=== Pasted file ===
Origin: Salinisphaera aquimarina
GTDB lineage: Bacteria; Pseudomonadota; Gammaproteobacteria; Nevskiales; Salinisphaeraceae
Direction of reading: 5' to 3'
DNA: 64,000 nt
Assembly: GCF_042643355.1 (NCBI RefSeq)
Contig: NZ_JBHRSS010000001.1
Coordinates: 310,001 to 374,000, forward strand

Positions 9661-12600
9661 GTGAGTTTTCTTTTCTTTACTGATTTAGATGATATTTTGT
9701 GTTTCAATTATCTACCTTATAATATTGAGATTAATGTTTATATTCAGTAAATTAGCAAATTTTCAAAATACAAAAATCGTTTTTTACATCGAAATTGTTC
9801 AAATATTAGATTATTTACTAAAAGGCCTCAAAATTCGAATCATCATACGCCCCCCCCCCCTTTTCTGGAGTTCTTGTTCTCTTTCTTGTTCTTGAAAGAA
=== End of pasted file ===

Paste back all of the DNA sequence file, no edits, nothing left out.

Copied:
Origin: Salinisphaera aquimarina
GTDB lineage: Bacteria; Pseudomonadota; Gammaproteobacteria; Nevskiales; Salinisphaeraceae
Direction of reading: 5' to 3'
DNA: 64,000 nt
Assembly: GCF_042643355.1 (NCBI RefSeq)
Contig: NZ_JBHRSS010000001.1
Coordinates: 310,001 to 374,000, forward strand

Positions 9661-12600
9661 GTGAGTTTTCTTTTCTTTACTGATTTAGATGATATTTTGT
9701 GTTTCAATTATCTACCTTATAATATTGAGATTAATGTTTATATTCAGTAAATTAGCAAATTTTCAAAATACAAAAATCGTTTTTTACATCGAAATTGTTC
9801 AAATATTAGATTATTTACTAAAAGGCCTCAAAATTCGAATCATCATACGCCCCCCCCCCCTTTTCTGGAGTTCTTGTTCTCTTTCTTGTTCTTGAAAGAA